Mark Ainley is an investor, managing broker, and property manager with almost two decades of experience in real estate. Mark found his way into real estate by purchasing and flipping condominiums prior to the great recession, and since, he has built his own portfolio of rentals alongside co-founding GC Realty & Development LLC (GCR&D), a full-service real estate brokerage, property management and investment firm, and GC Realty Investments (GCRI). He has rehabbed and stabilized over 450 properties and currently manages over 900 investment properties throughout the Chicagoland area. Mark was featured on CNBC’s TV show The Deed, which chronicled one of his rehabs. He has also been featured on podcasts like The BiggerPockets Podcast, The Real Estate Mogul Podcast, Joe Fairless, REI Diamonds, and Positive Phil.


  1. Brian Gibbons

    Awesome awesome post I love it!

    Bullet points on instruction to condense time is all we have is time. No on and on explanations when training people or when communicating with people

    My check lists:

    Buying on Subject to
    Buying on lease options
    Buying on wraparound mortgage
    Buying on a land contract
    Interviewing a property manager
    Interviewing an acquisition manager
    Marketing the property for cash
    Marketing the property for terms buyer
    Marketing for private lender
    Marketing for joint venture partner
    Prequalifying lease with option buyers
    Prequalifying owner financing buyers
    Giving a speech regarding homeownership
    Giving a speech being a private lender
    Giving a speech being a joint venture
    Learning how to negotiate with home sellers
    Learning how to set an appointment with the home seller

  2. Andrew Chou

    Atul Gawande’s s book “The Checklist Manifesto” was inspiring for me too. We recently implemented a checklist in our company for a manual month-end process and it makes life a lot easier, not only for everyone involved, but also for me in my gradual attempt to automate it.

    I also highly recommend his books “Better” & “Complications”.

  3. Giovanni Isaksen

    Love James Altucher’s books, here’s the science (but also hysterically funny) behind them: .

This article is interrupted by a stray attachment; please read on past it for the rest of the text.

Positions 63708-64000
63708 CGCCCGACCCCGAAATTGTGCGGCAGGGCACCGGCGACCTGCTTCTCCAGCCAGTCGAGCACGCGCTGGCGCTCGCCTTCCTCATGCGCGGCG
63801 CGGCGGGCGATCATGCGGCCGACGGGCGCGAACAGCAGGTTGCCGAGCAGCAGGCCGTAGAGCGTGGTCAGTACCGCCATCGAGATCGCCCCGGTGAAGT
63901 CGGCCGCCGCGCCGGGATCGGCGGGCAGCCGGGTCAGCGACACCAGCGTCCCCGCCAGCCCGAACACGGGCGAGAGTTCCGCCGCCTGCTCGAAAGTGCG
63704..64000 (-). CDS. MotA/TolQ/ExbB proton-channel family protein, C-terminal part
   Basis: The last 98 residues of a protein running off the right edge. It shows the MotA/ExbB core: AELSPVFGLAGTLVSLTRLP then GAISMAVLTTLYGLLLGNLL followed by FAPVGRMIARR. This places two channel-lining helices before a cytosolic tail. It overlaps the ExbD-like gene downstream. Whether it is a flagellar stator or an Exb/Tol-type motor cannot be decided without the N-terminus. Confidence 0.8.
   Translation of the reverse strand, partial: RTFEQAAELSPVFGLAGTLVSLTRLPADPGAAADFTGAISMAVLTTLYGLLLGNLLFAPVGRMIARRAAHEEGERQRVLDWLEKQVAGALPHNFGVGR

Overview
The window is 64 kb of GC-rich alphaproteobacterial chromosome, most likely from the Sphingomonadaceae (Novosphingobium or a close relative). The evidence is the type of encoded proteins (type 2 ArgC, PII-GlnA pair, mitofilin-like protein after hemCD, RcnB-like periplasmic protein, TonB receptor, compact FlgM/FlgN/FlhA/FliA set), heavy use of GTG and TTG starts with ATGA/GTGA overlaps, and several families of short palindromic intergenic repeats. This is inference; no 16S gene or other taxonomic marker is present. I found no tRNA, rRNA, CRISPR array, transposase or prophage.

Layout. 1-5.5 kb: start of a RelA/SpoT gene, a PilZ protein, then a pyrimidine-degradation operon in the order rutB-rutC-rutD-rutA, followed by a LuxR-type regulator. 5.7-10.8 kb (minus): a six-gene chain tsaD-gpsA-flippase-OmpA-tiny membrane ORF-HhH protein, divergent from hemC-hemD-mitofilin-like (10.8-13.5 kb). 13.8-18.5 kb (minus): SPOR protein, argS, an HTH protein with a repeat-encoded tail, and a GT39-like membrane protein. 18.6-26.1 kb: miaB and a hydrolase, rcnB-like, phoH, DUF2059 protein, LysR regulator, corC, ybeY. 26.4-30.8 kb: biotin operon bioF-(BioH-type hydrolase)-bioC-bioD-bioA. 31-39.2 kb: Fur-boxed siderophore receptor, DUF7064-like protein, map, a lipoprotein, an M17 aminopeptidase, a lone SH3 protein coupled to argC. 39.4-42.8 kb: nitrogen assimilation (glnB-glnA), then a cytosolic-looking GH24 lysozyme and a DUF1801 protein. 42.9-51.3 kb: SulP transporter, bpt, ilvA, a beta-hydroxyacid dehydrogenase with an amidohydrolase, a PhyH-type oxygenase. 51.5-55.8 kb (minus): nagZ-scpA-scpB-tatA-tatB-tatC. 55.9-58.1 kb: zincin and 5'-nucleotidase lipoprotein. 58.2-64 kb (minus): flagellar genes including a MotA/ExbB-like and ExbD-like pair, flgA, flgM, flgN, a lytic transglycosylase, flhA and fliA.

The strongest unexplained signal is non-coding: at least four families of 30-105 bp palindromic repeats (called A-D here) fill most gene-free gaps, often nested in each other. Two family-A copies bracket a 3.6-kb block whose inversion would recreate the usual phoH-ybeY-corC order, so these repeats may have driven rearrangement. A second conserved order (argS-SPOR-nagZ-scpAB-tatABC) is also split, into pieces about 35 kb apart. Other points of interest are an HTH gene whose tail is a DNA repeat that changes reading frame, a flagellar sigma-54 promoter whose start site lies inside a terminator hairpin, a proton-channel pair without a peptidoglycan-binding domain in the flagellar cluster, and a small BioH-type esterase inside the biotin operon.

Atul’s book scared the #$&@ out of me to think that so many useless deaths were caused by easily prevented mistakes in surgery. On the other hand it reinforced what I had learned from the best small business book ever written: ‘The E-Myth Revisited’ . Yep, OK I’m preaching here but if you read Altucer’s, Achor’s and Gerber’s books you’ll understand 99% of what it takes to succeed in growing a business.

    Good hunting-

  4. Ayodeji Kuponiyi

    I’ve started running checklist after realizing that it’s time-saver. I currently have a tenant moving out and I’ve utilized BP into coming up with a move out check list, screening prospective tenants, getting bids on making the unit rent ready(paint, carpet cleaning, etc) and expectations to current tenant regarding their security deposits.

    Besides real estate, I used checklist in my marriage 🙂 and it helps my relationship with my wife. Such as telling her I love her 3-5x a day, hugging her, and getting my share of things done in the house.

    I’m working on setting up a checklist for investment property criteria and with property management.

  5. Nathan G.

    Somehow I ran across this blog article via a post on LinkedIn. I’ve always been a huge fan of checklists. When I first started working in Property Management, my wife and co-workers joked about how I had a checklist for everything. They even occassionally refused to use them…until they ran into problems. They now admit the importance of a good checklist system and even work with me to create new ones.

    I haven’t read the book because I’m already such a big proponent and user of checklists. Maybe I should read it just to see if I’m missing something.

Leave A Reply

Pair a profile with your post!

Create a Free Account


Log In Here